Do U Ck Spelling?

A victim of all the texting and instant messaging is spelling. You simply don’t have time to spell everything out. Everything becomes acronyms or shortenings.  Page 3 in today’s Washington Post has a feature on the importance of spelling and grammar. One reader likens proper grammar/spelling to using the proper notes in music (if you don’t, the music just doesn’t sound right).  As a writer, I agree. However, does the public agree? Do most people even realize when something is not spelled correctly or when grammar is poor? I once worked with a “writer” who did not know how to make his subject and verb agree. And he was completely unaware. Recently, on a DCPubs (a Yahoo group) discussion, someone asked what was wrong with using “their” as a gender-neutral alternative to “he or she.” This person was completely unaware that one is plural and the other singular.  (As an aside, we HEAR this all the time in conversation, but in formal writing?)

So, I ask you, are spelling and grammar important? Do you notice lapses in either or both?




Person to Person

Facebook has exploded in popularity. MySpace is super popular. There are many other social networking sites I have never even heard of. All of this points to an increase in using the Internet to connect with other people. Person to person. How is this changing marketing? For one, marketing is increasingly more targeted. It is by-passing traditional avenues and heading straight to its most likely audience. I just checked out www.gather.com. Big national stores like Borders and Starbucks have a presence there.  I wonder how their experiment is working out. Are you more likely to shop at either place because you joined a social group they sponsor on a social networking site? I guess that is the million dollar question. On the other hand, can you afford to ignore a burgeoning movement in the way people communicate with each other? 




The 4 Ps

In marketing communications, we focus on just one of the four ps — promotion. However, as a marketer, you must consider the other three ps–price, product and placement. Often, we concentrate on having the best promotional materials but not the item or service we are promoting. For instance,  a beautiful ad might draw attention to your lovely widget, but if your widget is too expensive or is not available, then there will be no sale. Because the truth is, at the end of the day, we are all trying to make a sale. Associations are looking for members. Stores are looking to move merchandise. Even ideas are “sold.” We  call that persuasion.

MarComm people don’t or can’t control the other three ps. But I think it is part of our job as advisers to make sure our clients understand that promotion alone does not make the sale. And it is also our responsibility to understand what the product, service or idea is.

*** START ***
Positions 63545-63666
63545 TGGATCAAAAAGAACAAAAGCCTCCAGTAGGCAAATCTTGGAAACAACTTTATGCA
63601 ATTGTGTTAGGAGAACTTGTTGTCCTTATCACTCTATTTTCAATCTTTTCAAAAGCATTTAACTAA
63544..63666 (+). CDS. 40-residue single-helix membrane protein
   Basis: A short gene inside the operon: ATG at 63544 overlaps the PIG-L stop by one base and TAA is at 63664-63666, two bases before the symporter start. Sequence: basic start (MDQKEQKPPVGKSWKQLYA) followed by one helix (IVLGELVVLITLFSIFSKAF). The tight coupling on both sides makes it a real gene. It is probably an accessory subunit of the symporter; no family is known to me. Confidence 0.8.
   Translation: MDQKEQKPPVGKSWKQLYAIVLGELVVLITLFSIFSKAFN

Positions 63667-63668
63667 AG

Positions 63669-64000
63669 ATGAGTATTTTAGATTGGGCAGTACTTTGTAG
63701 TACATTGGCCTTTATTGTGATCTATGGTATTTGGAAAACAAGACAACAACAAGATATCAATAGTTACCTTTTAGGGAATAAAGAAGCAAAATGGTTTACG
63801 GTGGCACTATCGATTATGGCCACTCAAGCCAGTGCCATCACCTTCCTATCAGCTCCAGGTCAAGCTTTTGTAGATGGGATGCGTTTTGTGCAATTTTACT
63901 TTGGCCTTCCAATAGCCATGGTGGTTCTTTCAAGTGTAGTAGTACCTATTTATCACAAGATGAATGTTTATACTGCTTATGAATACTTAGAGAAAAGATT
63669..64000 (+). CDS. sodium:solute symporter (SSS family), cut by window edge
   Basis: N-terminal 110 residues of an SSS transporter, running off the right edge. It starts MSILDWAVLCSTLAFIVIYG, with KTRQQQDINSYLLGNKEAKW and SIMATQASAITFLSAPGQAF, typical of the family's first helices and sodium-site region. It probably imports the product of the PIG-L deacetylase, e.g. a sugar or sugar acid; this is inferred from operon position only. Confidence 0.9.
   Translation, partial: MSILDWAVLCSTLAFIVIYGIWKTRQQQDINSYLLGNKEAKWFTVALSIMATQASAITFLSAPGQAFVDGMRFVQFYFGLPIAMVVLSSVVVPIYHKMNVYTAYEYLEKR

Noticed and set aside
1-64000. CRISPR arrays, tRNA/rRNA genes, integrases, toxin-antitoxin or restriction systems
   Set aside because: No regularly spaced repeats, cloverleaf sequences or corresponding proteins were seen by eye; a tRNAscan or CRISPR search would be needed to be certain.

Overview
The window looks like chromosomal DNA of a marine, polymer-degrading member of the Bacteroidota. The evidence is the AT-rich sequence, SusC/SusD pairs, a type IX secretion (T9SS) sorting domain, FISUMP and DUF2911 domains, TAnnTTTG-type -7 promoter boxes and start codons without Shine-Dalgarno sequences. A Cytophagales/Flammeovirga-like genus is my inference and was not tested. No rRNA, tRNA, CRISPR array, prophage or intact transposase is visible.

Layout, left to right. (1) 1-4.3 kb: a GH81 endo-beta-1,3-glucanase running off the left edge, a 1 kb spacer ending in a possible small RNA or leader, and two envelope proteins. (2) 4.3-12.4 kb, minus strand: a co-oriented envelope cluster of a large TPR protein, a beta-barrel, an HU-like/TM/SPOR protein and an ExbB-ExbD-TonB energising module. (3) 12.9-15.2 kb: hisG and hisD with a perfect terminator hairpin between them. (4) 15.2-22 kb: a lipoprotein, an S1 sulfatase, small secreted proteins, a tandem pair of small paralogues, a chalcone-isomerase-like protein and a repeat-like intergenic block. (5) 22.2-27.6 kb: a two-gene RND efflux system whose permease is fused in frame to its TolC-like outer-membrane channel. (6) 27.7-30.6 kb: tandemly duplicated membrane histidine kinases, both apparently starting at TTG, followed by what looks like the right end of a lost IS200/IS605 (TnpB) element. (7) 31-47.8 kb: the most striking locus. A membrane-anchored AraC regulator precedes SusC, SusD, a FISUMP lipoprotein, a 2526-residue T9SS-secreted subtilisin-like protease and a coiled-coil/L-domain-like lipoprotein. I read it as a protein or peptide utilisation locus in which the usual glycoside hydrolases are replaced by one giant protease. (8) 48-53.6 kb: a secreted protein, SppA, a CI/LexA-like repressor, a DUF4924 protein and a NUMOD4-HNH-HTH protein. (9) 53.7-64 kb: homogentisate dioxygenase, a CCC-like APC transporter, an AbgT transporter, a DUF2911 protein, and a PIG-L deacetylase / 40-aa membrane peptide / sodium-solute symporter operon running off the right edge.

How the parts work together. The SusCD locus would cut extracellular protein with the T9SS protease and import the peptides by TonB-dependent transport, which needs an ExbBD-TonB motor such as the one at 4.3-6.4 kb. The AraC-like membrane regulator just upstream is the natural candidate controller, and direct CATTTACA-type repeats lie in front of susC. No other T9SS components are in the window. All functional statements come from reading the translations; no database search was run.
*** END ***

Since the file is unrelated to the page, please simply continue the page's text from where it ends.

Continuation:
My newest web venture

It’s kind of funny. I have been thinking about starting a blog for some time now, and last night I went to a WNBA event here in Washington (not a basketball game but an event sponsored by the Women’s National Book Association). The event was about book publicity and basically, the big conclusion of the evening was that to publicize a book today you must be on the web. You must have a website, or a blog, or both, or even just a MySpace page. Something on the WWW. Of course, that is just the start, because you have to get people to read your stuff too. 

That got me to thinking about my area of so-called expertise, marketing communications.  Specifically, I am thinking about traditional marketing communications tools such as brochures and press releases. Are these necessary anymore, or will they become as obsolete as Windows 98?  The answer I think is yes, eventually. Today, there is  still a market that is not tech savvy. There are people who enjoy print. Eventually those people will become obsolete, if you know what I mean.  For now, I think any savvy marcomm person needs to have a complete bag of tricks–press releases, blogs, websites, printed brochures, downloadable press kits, etc.  Also, there is a whole generation of marcomm people who are not comfortable in a completely electronic environment, or don’t understand how to go about it. Or they know just a little bit and are afraid to learn. Then, there are the young ‘uns, who have been on Facebook since it started and who prefer texting to talking. We are not only communicating to this generation, but we are using them to do the communicating for us (that is, we hire them as interns, account execs, copywriters or whatever). 

In a traditional marcomm agency, be it straight PR or straight advertising or a hybrid, the upper echelon (or “management”) may still be clinging to the days before email was an alternative to a phone call and videoconferencing was super cool. Webinars and podcasts are not a substitute for a good old fashioned ad or press release. And they keep doing the same old and wondering why they are losing market share. Change is always slower for an established company. But what distinguishes effective marketing in my opinion, is understanding who the target audience is and where they get their information. Thus, if we are marketing hearing aids, perhaps print (an older skewing medium) alone will do the trick. But if we are trying to expand a market, reach younger people, then we’d be foolish to expend all efforts on traditional media.